People have loved solving puzzles for generations, whether they are simple or challenging, tactile or virtual. But are there any real benefits of solving puzzles for child development?
Early on in life, puzzles may have large wooden knobs to help children to manipulate the parts. They may have smaller parts that join to make a whole picture or match shapes to pictures of objects. It is usual for many children to experience a range of jigsaw puzzles of varying complexity both at school and at home, an interest that some take into adulthood, or others may return to in the calmer, later years of life.
Often there is an image to help you to complete the puzzle, the result which will stay the same. But puzzles have now become more complex and more challenging than ever, so much so some people even become experts in their specific puzzle field and enter competitions worldwide!
So which skills can puzzles develop?
1. Physical skills – From holding puzzle pieces and turning them until they fit to rotating a Rubix Cube or a 3D maze, to playing virtual games on a computer. A child’s hand-eye coordination will become stronger, as well as their gross and fine motor skills (control of larger and smaller body movements).
2. Cognitive skills – As they solve the problems of a puzzle, applying their knowledge and understanding of the world and experiment and seek out solutions. They will develop their concentration and focus. They will develop their understanding of the world surrounding them through physically manipulating the puzzle pieces, learn about shapes, develop memory skills and critical thinking.
3. Emotional skills – They develop patience, perseverance, resilience and determination and are finally rewarded when they successfully complete the puzzle. They will learn to set personal goals and to challenge themselves and stretch their own achievements.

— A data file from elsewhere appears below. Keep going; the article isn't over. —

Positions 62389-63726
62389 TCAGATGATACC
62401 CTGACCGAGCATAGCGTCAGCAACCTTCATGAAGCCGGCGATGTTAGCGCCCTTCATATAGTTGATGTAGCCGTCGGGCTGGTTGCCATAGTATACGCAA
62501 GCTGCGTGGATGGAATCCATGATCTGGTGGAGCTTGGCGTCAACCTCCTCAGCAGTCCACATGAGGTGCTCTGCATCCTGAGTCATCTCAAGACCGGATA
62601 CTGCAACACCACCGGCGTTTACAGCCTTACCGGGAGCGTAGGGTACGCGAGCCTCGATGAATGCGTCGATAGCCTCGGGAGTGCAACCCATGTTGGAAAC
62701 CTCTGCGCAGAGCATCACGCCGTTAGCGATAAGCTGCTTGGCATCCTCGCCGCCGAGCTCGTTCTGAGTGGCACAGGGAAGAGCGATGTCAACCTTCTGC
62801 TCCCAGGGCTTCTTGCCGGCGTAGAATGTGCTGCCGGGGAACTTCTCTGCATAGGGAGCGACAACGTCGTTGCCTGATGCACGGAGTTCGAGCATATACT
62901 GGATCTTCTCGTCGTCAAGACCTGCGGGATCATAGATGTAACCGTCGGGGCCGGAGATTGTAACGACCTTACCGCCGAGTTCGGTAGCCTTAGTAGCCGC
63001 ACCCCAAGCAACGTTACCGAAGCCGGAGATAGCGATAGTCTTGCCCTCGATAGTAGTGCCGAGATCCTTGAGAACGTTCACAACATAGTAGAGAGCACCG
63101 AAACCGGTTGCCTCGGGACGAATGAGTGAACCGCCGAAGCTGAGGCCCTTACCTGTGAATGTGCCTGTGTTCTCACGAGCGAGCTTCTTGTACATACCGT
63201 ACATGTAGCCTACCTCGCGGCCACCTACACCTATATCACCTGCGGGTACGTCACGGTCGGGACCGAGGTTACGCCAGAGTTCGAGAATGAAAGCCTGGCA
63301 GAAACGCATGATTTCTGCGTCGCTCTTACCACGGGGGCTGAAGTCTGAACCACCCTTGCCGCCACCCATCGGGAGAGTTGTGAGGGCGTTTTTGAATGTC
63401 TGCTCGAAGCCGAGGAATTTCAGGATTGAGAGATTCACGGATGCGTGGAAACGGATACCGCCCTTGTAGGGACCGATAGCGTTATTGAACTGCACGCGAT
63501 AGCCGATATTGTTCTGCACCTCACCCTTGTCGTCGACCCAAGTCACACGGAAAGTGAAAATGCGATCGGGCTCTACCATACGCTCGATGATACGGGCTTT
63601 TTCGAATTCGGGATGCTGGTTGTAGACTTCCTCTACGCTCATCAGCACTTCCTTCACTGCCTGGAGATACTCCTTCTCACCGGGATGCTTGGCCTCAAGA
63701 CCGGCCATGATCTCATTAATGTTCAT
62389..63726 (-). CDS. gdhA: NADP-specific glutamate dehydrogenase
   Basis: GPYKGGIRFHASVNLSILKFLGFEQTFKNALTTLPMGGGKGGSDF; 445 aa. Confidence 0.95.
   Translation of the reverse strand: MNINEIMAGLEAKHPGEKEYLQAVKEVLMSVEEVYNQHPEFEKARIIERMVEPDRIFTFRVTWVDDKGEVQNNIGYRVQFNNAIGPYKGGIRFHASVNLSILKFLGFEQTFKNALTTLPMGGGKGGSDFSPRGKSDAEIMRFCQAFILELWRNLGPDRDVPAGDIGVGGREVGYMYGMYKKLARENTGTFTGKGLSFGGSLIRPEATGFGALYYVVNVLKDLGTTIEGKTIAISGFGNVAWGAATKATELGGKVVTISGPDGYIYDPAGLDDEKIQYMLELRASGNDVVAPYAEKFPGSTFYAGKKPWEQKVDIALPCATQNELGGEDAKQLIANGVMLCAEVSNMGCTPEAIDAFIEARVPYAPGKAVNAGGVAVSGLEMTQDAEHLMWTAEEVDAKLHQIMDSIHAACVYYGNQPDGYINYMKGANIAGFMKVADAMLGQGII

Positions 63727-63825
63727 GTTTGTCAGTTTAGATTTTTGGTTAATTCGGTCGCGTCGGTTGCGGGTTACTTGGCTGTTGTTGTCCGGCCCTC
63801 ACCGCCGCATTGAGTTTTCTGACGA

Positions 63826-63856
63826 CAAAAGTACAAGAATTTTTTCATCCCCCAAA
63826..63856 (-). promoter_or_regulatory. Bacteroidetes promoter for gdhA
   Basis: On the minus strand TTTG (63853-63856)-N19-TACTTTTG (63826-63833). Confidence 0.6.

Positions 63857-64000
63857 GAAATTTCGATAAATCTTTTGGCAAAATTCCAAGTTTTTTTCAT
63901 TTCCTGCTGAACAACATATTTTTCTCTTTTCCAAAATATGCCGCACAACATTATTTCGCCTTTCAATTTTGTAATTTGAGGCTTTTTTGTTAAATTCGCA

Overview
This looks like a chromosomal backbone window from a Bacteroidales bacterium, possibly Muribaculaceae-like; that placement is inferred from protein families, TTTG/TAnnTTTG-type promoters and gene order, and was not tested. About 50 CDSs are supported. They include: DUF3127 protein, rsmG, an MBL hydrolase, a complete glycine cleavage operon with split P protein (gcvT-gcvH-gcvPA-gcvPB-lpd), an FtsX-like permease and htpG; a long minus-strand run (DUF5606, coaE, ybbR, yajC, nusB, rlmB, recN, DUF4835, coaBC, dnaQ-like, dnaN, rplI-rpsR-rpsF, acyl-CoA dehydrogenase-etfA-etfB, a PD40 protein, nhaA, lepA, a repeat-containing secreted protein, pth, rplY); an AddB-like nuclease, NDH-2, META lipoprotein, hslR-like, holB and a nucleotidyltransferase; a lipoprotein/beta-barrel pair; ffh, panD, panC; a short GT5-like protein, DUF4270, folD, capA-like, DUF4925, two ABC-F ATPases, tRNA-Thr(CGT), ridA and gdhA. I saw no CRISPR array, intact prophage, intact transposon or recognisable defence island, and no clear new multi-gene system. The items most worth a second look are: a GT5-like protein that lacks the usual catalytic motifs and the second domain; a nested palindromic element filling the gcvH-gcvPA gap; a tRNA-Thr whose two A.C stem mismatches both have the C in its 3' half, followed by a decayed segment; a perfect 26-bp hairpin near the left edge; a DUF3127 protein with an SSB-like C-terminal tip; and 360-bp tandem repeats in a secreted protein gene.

4. Social skills – They often will develop communication skills and team skill: if they work with friends or family members to solve or complete a puzzle in class or at home; or if they’ve completed a puzzle independently when sharing and explaining how they achieved the end result or just through a celebration of their success! Board games can develop strategic skills and teach how to follow rules.
Introduce Puzzles to Your Outdoor Learning Environment
For the Early Years setting our durable Sorting Table provides great opportunities for general sorting and shape problem-solving. Our fun Twist Bearing Run and Rotating Ball Maze develop concentration, scientific and mathematical understanding alongside motor skills, whilst our vibrant Flip Over Noughts and Crosses Activity Panel develops strategic thinking.
Our intriguing Water Wall provides the perfect puzzle challenge for any KS1 outdoors learning zone.
If you’re looking for inspiration and wishing to develop a culture of cooperation and teamwork, why not take a look at our wide range of Gametop Tables to effortlessly incorporate puzzles, games and collaborative learning into any outdoor independent learning time, playtimes or even into family times in a park or leisure setting?
Puzzles have certainly moved on and there is a challenging puzzle out there to suit everyone. Puzzles with multiple solutions allow for even further opportunities for creative freedom and ingenuity. These four basic skills are the building blocks for a well-rounded person. Giving children the chance to develop these skills by solving puzzles is not only fun but will also set them in good stead both at school and into their future lives. It’s time to get puzzling!